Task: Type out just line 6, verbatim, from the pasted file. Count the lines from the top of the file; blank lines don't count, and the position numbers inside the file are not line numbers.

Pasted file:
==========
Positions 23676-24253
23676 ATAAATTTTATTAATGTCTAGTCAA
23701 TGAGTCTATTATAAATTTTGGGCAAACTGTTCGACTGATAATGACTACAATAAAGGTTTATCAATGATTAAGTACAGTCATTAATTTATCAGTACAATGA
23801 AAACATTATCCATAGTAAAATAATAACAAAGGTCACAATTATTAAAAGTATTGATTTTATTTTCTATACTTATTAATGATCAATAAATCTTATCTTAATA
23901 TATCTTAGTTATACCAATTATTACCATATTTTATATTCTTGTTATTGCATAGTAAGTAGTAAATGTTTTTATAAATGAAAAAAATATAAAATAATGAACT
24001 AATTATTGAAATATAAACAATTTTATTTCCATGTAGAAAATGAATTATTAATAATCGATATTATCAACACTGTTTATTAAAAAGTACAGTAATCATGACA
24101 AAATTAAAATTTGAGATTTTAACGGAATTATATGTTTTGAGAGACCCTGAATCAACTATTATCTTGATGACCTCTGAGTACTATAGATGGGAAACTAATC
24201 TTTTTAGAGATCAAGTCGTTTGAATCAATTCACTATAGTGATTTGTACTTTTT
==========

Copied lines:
24001 AATTATTGAAATATAAACAATTTTATTTCCATGTAGAAAATGAATTATTAATAATCGATATTATCAACACTGTTTATTAAAAAGTACAGTAATCATGACA